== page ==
This breed’s name is misleading, since it actually originated in the US, where it was bred in the nineteenth century as a herding dog; Australian shepherds have long been associated with the American West.These are mid-sized dogs, averaging around 50 pounds (23 kg), with fluffy white fur with black and brown markings and, often, naturally stubby tails. Australian shepherds are extremely active and clever, and are especially devoted to their owners, for which reason they make excellent guide and service dogs.
Should You Purchase Insurance for Your Australian Shepherd?
Australian Shepherds are one of the more robust breeds in their size class, living an average of 13 years.At least two common canine health concerns are associated with the breed:
- Dysplasia of the hip and/or elbow: these dogs may inherit a condition where the hipbone fails to fit correctly into the pelvis, or where the bones of the legs connect poorly. Over time, wear and tear can cause these joints to become inflamed, resulting in pain and restricted movement. The condition can often be reversed with surgery.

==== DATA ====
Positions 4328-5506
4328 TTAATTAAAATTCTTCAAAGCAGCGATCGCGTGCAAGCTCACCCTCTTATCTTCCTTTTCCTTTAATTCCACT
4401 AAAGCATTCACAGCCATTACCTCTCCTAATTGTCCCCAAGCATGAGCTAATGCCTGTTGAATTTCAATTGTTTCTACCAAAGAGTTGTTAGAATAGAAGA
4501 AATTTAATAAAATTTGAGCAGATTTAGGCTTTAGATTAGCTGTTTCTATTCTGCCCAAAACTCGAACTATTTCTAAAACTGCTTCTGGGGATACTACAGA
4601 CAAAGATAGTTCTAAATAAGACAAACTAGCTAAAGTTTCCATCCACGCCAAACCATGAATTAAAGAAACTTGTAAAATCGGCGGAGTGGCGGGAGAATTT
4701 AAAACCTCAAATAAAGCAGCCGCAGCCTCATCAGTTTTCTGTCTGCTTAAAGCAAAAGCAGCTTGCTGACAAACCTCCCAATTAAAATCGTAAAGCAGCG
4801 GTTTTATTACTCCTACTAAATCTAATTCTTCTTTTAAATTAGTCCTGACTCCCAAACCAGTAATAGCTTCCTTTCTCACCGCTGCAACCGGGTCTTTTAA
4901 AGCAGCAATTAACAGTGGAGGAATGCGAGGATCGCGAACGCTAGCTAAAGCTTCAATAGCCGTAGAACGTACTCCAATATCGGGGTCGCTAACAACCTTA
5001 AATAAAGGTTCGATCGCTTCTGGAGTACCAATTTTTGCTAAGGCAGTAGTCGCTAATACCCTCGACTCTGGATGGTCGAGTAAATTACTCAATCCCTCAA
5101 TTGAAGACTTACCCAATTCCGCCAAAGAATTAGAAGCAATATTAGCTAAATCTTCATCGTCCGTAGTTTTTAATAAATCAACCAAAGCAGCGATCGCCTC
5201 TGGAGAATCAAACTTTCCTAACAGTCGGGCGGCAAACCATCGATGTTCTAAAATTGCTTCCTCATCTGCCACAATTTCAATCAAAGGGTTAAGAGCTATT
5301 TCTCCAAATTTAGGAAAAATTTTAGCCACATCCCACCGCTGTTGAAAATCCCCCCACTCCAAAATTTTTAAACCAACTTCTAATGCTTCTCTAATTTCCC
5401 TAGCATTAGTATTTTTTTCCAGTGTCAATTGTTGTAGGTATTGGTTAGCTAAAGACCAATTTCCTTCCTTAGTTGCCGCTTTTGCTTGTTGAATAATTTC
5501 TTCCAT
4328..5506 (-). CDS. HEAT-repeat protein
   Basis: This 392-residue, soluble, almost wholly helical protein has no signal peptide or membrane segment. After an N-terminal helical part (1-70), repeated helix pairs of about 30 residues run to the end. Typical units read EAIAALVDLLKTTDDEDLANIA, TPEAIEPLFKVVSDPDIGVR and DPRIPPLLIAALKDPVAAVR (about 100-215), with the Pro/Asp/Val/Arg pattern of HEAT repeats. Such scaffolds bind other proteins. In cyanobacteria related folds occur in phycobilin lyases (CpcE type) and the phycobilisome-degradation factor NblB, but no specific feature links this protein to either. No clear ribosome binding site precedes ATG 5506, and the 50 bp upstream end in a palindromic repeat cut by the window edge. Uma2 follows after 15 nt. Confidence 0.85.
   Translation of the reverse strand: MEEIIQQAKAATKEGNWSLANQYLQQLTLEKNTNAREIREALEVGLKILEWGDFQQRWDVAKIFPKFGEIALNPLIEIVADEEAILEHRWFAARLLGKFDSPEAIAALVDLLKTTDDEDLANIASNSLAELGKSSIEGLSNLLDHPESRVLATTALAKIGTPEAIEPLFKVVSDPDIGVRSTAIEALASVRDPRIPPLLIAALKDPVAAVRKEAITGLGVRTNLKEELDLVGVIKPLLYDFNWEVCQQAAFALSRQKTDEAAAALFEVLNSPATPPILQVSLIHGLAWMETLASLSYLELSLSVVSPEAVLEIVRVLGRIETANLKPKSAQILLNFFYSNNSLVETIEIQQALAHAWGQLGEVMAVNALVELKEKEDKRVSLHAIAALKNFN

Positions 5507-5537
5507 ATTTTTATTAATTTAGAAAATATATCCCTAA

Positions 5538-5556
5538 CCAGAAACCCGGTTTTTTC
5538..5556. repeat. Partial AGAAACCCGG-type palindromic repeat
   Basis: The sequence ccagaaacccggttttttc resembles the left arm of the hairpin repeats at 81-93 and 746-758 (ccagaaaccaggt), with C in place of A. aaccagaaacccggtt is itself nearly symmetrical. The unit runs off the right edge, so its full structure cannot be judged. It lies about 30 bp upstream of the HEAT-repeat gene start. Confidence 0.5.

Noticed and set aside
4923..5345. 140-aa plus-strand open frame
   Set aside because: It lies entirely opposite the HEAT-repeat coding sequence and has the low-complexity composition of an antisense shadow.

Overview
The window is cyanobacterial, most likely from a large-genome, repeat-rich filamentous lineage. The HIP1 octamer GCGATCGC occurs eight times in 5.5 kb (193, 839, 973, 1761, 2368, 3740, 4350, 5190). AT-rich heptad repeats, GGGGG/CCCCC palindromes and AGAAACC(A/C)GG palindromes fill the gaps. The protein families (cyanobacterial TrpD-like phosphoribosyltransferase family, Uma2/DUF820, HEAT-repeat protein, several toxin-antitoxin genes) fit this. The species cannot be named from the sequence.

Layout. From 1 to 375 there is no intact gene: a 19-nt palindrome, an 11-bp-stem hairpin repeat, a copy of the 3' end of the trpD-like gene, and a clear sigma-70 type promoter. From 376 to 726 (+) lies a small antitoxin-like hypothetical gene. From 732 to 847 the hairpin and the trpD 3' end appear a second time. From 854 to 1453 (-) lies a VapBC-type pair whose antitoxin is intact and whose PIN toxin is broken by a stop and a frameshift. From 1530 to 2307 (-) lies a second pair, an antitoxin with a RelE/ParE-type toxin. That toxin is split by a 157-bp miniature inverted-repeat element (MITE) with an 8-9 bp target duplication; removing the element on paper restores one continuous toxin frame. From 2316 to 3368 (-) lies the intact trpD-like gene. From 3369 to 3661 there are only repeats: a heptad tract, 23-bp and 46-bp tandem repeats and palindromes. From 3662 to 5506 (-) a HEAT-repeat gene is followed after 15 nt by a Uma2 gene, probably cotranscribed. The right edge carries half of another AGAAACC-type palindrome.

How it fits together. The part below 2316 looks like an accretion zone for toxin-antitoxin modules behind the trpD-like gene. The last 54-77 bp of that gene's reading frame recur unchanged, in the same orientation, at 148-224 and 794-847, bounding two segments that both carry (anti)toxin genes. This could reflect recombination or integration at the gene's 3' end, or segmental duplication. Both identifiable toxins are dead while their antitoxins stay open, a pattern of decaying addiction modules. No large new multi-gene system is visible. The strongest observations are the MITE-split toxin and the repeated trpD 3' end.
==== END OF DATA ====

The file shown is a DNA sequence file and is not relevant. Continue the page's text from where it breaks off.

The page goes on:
- Hypothyroidism: this condition occurs when the dog’s immune system attacks the thyroid gland, resulting in a lack of the necessary hormones that the thyroid produces. Symptoms include hair loss, skin problems, weight gain and lethargy. Blood analysis is used to confirm the presence of the disease; treatment involves daily administration of an artificial hormone to replace what the thyroid no longer produces.
Hopefully your Australian Shepherd will live for a long time; if so, however, you can expect to rack up some vet bills, particularly as your dog enters old age. In addition, a dog that requires an hour more a day of physical exercise will always be at risk for cuts, sprains and even broken bones. One way to take the guesswork out of planning financially for your dog’s medical care is to a purchase pet health insurance plan that covers these and other health issues that are frequently faced by pet parents.